Demonstrations on theme: radical approaches to contemporary classical multicultural music performance practice

1.30-2.00 Tessa Miller (soprano) and Rosalind Halton (performing on Adelaide-built harpsichord) (30') western European early music/authenticity/instrument-maker specialists

2.05-2.25 Dang-Thao Nguen (Vietnamese composer and multi-instrumentalist in traditional and contemporary performance) and Gerrard Menzel (tabla) (20') non-western music composer/performers

2.30-2.50 Alex Carpenter (non-conventional music instrument maker/performer/composer specialist) and Music of Transparent Means: Zoe Barry (cello), Alex Carpenter (keyboard, bowed guitar), Luke Harrald (bowed guitars) (20') live electroacoustic improvisation ensemble

2.55-3.00 Question Time (5')

[Extract of Symposium program. For full program details, please click here.]

Transcript of talk given by Alex Carpenter at the Nexus CCMM Symposium, Adelaide

Claudio Pompili (Chair): We now move onto Alex Carpenter and the Music of Transparent Means ensemble. Alex Carpenter is interested in perception of sound and the possibility of a broader musical consciousness. His compositions have utilized non-tempered tuning systems, improvisation, long duration, tuned wineglasses, and prepared instruments. In 2002, Alex founded Music of Transparent Means, a ever-changing performance ensemble that has featured as many as 21 players at one time. This has given Alex the opportunity to implement and develop different experimental approaches. And I attended a [Music of Transparent Means] concert a couple of weeks ago, and found it an incredibly wonderful and refreshing experience, and Alex very kindly has managed to bring along a few players today, and to perform for us.

Alex Carpenter: Thank you. Before we present the piece, I thought I'd just talk a bit about my response to the topic of radical approaches to music performance practice. And I find this a really interesting topic, because I'm hugely interested in what you might call "radical perception." Generally, when we think about the radical, or radicalism, we think of "radical creation," that is to say: radicalism in relation to the creative act. But radical creation doesn't always result in radical perception, and this is what I want to talk about.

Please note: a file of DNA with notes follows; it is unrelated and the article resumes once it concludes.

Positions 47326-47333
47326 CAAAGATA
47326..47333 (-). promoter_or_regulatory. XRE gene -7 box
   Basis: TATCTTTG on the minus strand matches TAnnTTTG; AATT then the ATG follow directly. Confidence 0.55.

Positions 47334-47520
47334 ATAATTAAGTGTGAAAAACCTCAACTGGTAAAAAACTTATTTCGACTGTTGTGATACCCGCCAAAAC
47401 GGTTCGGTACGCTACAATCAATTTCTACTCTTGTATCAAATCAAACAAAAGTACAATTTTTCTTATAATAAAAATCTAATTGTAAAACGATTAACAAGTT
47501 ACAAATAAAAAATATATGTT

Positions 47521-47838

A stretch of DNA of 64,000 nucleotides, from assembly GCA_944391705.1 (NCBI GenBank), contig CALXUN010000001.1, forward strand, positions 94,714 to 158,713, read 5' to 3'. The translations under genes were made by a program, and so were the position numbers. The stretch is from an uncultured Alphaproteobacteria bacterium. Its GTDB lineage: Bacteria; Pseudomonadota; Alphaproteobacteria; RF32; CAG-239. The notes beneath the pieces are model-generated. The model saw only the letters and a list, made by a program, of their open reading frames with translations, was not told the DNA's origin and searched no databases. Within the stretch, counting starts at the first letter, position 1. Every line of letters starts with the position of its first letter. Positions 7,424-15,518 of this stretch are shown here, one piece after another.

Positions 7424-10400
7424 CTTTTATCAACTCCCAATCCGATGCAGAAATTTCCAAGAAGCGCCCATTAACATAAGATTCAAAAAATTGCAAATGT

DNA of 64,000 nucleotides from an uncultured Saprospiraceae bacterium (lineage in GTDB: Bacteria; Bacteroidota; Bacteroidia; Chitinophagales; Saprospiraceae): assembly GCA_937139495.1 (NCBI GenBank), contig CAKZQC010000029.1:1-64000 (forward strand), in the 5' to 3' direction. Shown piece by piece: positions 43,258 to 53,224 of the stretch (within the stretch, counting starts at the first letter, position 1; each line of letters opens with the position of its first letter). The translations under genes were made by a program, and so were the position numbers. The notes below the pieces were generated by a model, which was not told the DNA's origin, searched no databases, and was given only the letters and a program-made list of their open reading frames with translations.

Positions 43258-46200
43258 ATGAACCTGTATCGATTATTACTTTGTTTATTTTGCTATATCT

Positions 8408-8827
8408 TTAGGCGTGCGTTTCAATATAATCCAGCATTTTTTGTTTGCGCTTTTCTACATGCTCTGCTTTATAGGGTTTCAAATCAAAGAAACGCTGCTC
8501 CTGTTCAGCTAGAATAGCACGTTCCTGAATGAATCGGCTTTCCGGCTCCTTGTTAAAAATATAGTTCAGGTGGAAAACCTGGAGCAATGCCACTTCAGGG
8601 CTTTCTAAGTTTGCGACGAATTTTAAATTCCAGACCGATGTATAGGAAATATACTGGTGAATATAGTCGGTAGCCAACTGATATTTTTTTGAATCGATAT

There is a great desire, perhaps, among composers to be seen as doing something new, to manipulate sound in completely new ways, to make a totally unique statement. But none of this is any guarantee of a new musical perception. There is a danger when we talk about being radical that we only take it as far as "the artist" or "the artwork," and forget that these things are never ends in themselves but media which facilitate perception. The event of perception is something quite separate from the creative act, because it receives not only the artistic/human input, but also (if we allow it) the more fundamental/non-human phenomena: sound, vibration, energy, and the like.

Radical literally means "relating to the most important features of something" (its origin is the Latin radicalis which means "of roots"). The radical perception I'm interested in is one that dares to move beyond the work, and beyond the human artist, toward sound itself -- that is, a perception which dares to approach sound on its own terms. But what does this mean? It means being open to receive sound as it is, irrespective of the creative forms and systems we habitually perceive and interpret it through. Importantly, this does not mean an absence of creative forms and systems, it simply means listeners must be given the chance to hear beyond them, that is, to shift and deepen their own perception over time. It also means the artist (as facilitator of this perception) cannot "take over" with his or her own radicalism, but must instead maintain a certain transparency to the inherent radicalism in sound.